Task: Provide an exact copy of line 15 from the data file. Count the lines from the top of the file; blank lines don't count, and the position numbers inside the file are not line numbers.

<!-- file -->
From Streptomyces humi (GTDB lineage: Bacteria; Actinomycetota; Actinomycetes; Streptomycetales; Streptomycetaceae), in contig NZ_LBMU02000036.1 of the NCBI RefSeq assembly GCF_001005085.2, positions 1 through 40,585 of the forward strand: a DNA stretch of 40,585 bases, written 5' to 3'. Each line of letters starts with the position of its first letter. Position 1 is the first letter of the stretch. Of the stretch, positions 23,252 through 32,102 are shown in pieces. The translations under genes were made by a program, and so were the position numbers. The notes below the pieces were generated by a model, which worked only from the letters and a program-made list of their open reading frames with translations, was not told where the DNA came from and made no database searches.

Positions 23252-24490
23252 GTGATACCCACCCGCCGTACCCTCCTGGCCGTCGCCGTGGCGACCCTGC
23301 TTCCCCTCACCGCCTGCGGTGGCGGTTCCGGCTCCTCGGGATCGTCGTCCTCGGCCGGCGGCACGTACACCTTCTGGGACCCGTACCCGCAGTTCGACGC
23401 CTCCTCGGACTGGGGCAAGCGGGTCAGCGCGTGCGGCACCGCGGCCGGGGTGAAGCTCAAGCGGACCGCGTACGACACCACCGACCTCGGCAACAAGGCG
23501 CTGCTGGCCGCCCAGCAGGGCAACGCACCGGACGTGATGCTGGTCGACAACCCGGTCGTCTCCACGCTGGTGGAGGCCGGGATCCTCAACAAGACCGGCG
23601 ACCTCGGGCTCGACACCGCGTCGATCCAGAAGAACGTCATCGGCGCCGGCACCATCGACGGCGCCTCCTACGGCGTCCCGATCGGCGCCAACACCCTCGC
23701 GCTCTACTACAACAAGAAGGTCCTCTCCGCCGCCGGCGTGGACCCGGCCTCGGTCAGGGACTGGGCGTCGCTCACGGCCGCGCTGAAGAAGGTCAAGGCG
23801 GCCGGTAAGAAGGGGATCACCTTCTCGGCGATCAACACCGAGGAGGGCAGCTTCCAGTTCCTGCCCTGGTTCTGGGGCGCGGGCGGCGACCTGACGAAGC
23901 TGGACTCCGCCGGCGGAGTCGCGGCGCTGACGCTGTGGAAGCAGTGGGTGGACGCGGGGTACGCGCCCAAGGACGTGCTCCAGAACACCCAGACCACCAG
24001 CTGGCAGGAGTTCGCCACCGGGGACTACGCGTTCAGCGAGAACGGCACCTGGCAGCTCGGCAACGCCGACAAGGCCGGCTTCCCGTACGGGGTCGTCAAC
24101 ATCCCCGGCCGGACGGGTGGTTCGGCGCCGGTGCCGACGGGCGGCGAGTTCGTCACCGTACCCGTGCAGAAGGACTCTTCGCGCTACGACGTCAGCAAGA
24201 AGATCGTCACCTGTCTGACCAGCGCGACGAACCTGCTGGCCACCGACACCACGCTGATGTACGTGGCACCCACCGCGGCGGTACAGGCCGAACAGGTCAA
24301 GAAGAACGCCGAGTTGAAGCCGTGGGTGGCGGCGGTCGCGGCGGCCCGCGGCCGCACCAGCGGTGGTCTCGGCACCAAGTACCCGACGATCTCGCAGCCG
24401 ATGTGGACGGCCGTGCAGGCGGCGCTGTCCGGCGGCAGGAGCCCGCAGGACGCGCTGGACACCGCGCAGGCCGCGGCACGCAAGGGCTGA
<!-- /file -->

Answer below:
24401 ATGTGGACGGCCGTGCAGGCGGCGCTGTCCGGCGGCAGGAGCCCGCAGGACGCGCTGGACACCGCGCAGGCCGCGGCACGCAAGGGCTGA